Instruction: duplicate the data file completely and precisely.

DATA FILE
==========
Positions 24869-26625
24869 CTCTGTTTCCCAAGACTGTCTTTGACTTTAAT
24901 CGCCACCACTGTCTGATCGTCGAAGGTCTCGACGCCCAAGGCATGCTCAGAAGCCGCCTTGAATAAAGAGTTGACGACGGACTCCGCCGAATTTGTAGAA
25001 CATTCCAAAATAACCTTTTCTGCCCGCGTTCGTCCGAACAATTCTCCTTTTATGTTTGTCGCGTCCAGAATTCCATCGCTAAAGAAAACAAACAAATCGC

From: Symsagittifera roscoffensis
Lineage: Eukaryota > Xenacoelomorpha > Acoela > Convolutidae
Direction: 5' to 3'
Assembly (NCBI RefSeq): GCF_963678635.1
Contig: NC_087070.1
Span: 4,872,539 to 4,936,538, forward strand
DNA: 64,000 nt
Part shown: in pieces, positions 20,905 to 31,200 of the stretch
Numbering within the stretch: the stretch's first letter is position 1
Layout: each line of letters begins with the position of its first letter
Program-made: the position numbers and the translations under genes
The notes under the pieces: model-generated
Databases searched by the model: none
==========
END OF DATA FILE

Positions 24869-26625
24869 CTCTGTTTCCCAAGACTGTCTTTGACTTTAAT
24901 CGCCACCACTGTCTGATCGTCGAAGGTCTCGACGCCCAAGGCATGCTCAGAAGCCGCCTTGAATAAAGAGTTGACGACGGACTCCGCCGAATTTGTAGAA
25001 CATTCCAAAATAACCTTTTCTGCCCGCGTTCGTCCGAACAATTCTCCTTTTATGTTTGTCGCGTCCAGAATTCCATCGCTAAAGAAAACAAACAAATCGC

From: Symsagittifera roscoffensis
Lineage: Eukaryota > Xenacoelomorpha > Acoela > Convolutidae
Direction: 5' to 3'
Assembly (NCBI RefSeq): GCF_963678635.1
Contig: NC_087070.1
Span: 4,872,539 to 4,936,538, forward strand
DNA: 64,000 nt
Part shown: in pieces, positions 20,905 to 31,200 of the stretch
Numbering within the stretch: the stretch's first letter is position 1
Layout: each line of letters begins with the position of its first letter
Program-made: the position numbers and the translations under genes
The notes under the pieces: model-generated
Databases searched by the model: none